I Took a Bath in a Giant Tub of Beer, for My Health

By Gerald Lynch on at

The Czech Republic is a nation renowned for its beer. The home of Pilsner, with first class breweries everywhere you turn, you're as likely to find a great place to stop off for a pint on its street corners as you are to see a Starbucks or McDonalds in the UK. However, for my recent trip to the Czech Republic I wanted to go one better than just getting sloshed drinking beer – I wanted to bathe in the stuff.

Before you jump to any conclusions, this wasn't just a matter of me going to a local off licence, buying every bottle of Kozel that they had, pouring them all into a kettle and then decanting the frothy brew into my hotel bath tub: if the Czech Republic is known for one thing it's its beer – if it's known for two, it's for its spa treatments, too. As well as facials, massages and manicures, my girlfriend and I were able to hunt down a place where we could literally soak in booze.

This “treatment” is available in the "beer wellness land" of Chodovar, a hundred mile drive out of the Czech capital of Prague. Chodovar is about as sleepy as small towns get – were it not for the Chodovar spa and brewery it'd be practically comatose. And yes, you read that right – “spa and brewery” – only in the Czech Republic could those two establishments live under the same roof. Chodovar Spa even has a little tipsy labrador as its mascot – now I know where all those Andrex puppies go when they outgrow the canine equivalent of their “child actor” roles. Corey Feldman would be proud.

Our day at the spa starts, as you'd expect, with a few jars at the brewery bar. Just a few miles from the border with Germany, the Chodovar brewery's décor is reminiscent of a classic bierkeller – rows and rows of lengthy wooden tables, perfect for sliding two pint steins down at speed. Visiting in the off season (if Chodovar ever really has an “on” season) it is fairly quiet in the bar. Rather than being filled with raucous, beer-swilling bearded boozers, there are a few senior citizens and a couple of builders from a nearby construction site. Oh, and wasps the size of a grown man's thumb. If the Czech Republic is known for three things, the third is its swarms of persistently aggressive wasps.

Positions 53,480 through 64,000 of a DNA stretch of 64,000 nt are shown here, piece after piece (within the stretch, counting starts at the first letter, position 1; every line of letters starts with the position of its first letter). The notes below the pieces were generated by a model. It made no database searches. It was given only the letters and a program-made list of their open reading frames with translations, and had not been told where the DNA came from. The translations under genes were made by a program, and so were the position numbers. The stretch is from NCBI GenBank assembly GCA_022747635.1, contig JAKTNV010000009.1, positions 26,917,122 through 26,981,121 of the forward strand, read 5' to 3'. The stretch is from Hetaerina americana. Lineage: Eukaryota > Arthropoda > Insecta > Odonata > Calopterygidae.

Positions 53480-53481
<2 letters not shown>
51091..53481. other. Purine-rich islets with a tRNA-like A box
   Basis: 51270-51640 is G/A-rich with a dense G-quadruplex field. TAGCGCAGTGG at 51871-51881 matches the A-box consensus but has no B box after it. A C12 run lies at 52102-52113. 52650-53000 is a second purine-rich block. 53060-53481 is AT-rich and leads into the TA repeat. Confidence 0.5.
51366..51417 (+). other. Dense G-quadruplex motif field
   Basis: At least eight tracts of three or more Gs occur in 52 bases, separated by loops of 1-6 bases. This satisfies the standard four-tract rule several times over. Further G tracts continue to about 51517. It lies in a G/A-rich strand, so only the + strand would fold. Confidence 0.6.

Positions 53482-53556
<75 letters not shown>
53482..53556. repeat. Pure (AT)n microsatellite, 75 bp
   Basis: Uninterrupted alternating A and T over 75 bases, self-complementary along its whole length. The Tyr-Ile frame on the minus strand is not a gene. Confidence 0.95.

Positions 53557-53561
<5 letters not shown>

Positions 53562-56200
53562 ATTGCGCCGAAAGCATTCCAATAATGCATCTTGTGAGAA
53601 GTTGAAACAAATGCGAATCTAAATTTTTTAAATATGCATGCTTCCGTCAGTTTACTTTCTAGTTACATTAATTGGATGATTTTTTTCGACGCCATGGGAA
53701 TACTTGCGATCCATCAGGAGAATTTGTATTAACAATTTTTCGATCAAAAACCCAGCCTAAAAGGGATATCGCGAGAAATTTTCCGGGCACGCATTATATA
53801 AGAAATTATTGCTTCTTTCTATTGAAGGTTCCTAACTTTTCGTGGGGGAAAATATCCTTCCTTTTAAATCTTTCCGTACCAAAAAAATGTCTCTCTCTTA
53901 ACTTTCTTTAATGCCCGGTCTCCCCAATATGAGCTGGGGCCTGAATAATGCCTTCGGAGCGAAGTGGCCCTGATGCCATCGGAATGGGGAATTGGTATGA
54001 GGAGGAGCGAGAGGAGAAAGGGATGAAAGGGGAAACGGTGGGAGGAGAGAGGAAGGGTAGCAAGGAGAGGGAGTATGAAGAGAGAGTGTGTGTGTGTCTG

What is striking about Chodovar brewery's interior however is the complex network of pipes and pumps that run across its ceiling from giant barrels that must hold hundreds of litres of the brewery's own tipples. If you are a fan of steampunk design and alcohol poisoning, you'll be in heaven. There is even a mannequin propped up down one end of the room, beer being pumped into a 19th century diving helmet it has been outfitted with. Sadly, this is not a treatment on offer to guests.

No, my girlfriend and I have a double bath awaiting us. Two pints later and we are led downstairs through the red-bricked beer cellars of the brewery to where our two spa specialists are waiting for us. Fellow beer-bathing pioneers loiter nearby, draped in thin white sheets – clearly, these neat but cramped corridors have not been designed to accommodate near-nude tourists.

Czech, for the uninitiated (as we are) is not an easy language to wing, and outside of Prague very few citizens speak English very well. What follows (attempts at broken Czech aside) is the initial exchange between the stout female attendant and I upon our arrival.

“We're here for the beer bath?”

“Off. All off.”

“Sorry?”

* Some arm flailing * “Off, take all off. Please now.”

“Our clothes?”

“Clothes, yes. Off.”

“Everything?”

“Off, take all off. Please now.”

We're not exactly spa experts, my girlfriend or I. In fact, we've never been to one, anywhere. There seemed to be a loose, “Age of Aquarius” like attitude to nudity in most of them as far as our limited experience is aware of, so, with a shrug of the shoulders and a glance at each other's simultaneously-raised eyebrows, we down our bags and start pulling our arms out of our jumper sleeves. Our swimming costumes are obviously unnecessary baggage.

“No, NO! Changing room!” says the nearby male attendant, to our obvious sighs of relief, before guiding us down to a tucked-away locker area. Almost as if recognising our nerves need steeling, two more sizeable pints are thrust into our hands.

Towel toga-d and ready to go, we make our way to the bath room. Dozens upon dozens of huge steel tubs are lined up in rows, each with great brass taps sprouting out of them, mainlining the local brews into each family-sized bath. (Not that there is a family option available – popping your four year old into a giant vat of ale is a sure-fire way of getting the child protection services knocking at your door).